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I am under the impression that, unlike magnetic storage, once data has been deleted from a flash drive it is gone for good but I'm looking to confirm this.

This is actually relating to my smart phone, not my computer, but I figured it would be the same for any flash type memory. Basically, I have done a "Factory Reset" on the phone, which wipes the Flash ROM clean but I'm wondering is it really clean or is the next person that has my phone, if they are savvy enough going to be able to get all my passwords and what not?

And yes, I am wearing my tinfoil hat so the CIA satellites can't read my thoughts, so I'm covered there.

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+1 for the tinfoil hat –  Nifle Sep 19 '10 at 15:48
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up vote 2 down vote accepted

Yes. Their behavior is identical. Essentially is the same thing.

Files aren't physically sorted in the way you "see" them: files are not located "inside" folders. In fact the're all around the drive. Then you have a folders and that folder is a file which list the locations of the files "inside the folder". When you delete a file, it's deleted from it's location in that file, physically the file remains stored.

Think in a book: the index says where the page is located. If you remove an entry from the index page that chapter doesn't get removed from the book.

So, data deleted can be recovered.

In another hand you're almost right: after deleting a file stored in a traditional magnetic storage it can be recovered at least it's overwritten. After several write passes it can't be recovered. Think in a notebook: when you write the pen prints the shape to the sheet below, and the another below that, etc. That's a traditional magnetic storage. Your question refers to flash memory which doesn't work so. After one pass overwritten there's no data recoverable; so if you delete and overwrite the entire disk you won't need seven passes to secure it.

Now getting more complex: since flash memory are limited in the number of writes they have algorithms to avoid overwrite a once and again over the same piece. They write where have less writes accumulated.

Final and simple recommendation: Format the device then get it full loaded with mp3 or video, then format again. zero index available after that.

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Not quite. There's a tool called Bad Copy which is known for the ability to recover deleted files from flash cards and USB flash drives.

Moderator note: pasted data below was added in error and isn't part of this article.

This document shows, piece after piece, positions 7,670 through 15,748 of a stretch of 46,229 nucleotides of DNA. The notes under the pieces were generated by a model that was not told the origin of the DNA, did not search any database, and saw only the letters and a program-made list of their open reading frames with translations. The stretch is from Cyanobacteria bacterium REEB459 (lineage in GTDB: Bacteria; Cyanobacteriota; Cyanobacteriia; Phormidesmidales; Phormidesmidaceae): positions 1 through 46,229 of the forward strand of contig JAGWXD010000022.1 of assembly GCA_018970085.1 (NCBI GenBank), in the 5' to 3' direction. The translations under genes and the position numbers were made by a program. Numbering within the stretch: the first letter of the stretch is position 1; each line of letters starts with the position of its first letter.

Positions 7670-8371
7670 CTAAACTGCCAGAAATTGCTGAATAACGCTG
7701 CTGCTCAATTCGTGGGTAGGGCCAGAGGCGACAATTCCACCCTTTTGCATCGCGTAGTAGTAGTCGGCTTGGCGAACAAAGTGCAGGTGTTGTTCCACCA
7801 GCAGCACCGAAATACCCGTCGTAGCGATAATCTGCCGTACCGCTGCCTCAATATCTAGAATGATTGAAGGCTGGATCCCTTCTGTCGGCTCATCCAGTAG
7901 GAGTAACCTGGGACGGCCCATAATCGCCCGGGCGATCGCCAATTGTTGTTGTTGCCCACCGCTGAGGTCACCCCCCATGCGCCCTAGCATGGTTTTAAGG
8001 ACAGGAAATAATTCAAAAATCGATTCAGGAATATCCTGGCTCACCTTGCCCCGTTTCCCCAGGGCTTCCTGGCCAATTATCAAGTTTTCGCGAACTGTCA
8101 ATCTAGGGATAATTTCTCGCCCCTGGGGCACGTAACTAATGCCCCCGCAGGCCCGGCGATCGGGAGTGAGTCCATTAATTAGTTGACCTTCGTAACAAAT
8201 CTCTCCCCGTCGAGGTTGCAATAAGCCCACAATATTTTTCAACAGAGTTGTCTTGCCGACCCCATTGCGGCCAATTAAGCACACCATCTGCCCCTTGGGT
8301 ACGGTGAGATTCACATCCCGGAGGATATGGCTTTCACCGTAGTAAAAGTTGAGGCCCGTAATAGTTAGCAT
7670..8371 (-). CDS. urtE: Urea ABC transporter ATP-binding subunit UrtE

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To retrieve deleted data off of a cell phone, it would be necessary to either:

  • desolder the flash chip from the phone's circuit board. As all chips on modern cell phones are BGAs, this is extremely difficult.

  • use exposed JTAG pins to possibly access the flash chip. This is also extremely difficult.

  • install a modified operating system that provides direct access to the flash device. This is generally impossible on Blackberries, somewhat possible on many Windows Mobile phones, and certainly possible on Android or PalmOS phones. Probably also possible on a jailbroken iPhone. Android and PalmOS phones are easy to "jailbreak" and run simple Linux commands that can check free space on the flash. I'm unsure if Windows Mobile allows applications direct access to flash, but it's possible on many models to create custom ROMs, or even run Linux, and do the same.

If you have a Blackberry, I do believe the security wipe feature does zero out the flash.

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Why to reinvent the wheel? It's easier to write a simple app which read the drive sectors. In fact all recovery programs work in that way. On the other hand most mobile phones can mount their sotrage memory as flash drive via USB cable. –  Melvyn Sep 19 '10 at 19:05
    
That is correct, but many phones have additional flash storage that is not exposed as a mass storage device. The Blackberry 8330, for example, will expose an installed SD card as a mass storage device, but not the internal flash holding the address book, installed apps, etc. It only does that through the Blackberry Desktop Manager. –  ultrasawblade Sep 19 '10 at 20:07
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